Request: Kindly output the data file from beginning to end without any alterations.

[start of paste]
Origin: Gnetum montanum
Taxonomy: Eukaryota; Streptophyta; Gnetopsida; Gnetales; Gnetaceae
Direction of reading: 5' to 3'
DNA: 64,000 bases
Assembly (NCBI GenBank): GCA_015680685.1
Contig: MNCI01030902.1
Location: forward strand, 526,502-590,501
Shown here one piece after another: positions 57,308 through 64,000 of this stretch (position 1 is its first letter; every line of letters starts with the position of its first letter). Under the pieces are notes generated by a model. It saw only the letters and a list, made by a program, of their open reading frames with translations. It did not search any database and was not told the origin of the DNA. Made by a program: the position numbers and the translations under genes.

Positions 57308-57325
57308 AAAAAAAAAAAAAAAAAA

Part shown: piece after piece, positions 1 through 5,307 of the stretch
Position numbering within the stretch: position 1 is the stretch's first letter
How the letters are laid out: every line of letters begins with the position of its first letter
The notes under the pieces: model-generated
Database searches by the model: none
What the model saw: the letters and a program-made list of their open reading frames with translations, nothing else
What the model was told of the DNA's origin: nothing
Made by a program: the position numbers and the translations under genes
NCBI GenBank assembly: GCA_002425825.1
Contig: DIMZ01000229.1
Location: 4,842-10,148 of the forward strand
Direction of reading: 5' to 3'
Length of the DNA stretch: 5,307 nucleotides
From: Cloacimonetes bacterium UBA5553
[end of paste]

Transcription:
Origin: Gnetum montanum
Taxonomy: Eukaryota; Streptophyta; Gnetopsida; Gnetales; Gnetaceae
Direction of reading: 5' to 3'
DNA: 64,000 bases
Assembly (NCBI GenBank): GCA_015680685.1
Contig: MNCI01030902.1
Location: forward strand, 526,502-590,501
Shown here one piece after another: positions 57,308 through 64,000 of this stretch (position 1 is its first letter; every line of letters starts with the position of its first letter). Under the pieces are notes generated by a model. It saw only the letters and a list, made by a program, of their open reading frames with translations. It did not search any database and was not told the origin of the DNA. Made by a program: the position numbers and the translations under genes.

Positions 57308-57325
57308 AAAAAAAAAAAAAAAAAA

Part shown: piece after piece, positions 1 through 5,307 of the stretch
Position numbering within the stretch: position 1 is the stretch's first letter
How the letters are laid out: every line of letters begins with the position of its first letter
The notes under the pieces: model-generated
Database searches by the model: none
What the model saw: the letters and a program-made list of their open reading frames with translations, nothing else
What the model was told of the DNA's origin: nothing
Made by a program: the position numbers and the translations under genes
NCBI GenBank assembly: GCA_002425825.1
Contig: DIMZ01000229.1
Location: 4,842-10,148 of the forward strand
Direction of reading: 5' to 3'
Length of the DNA stretch: 5,307 nucleotides
From: Cloacimonetes bacterium UBA5553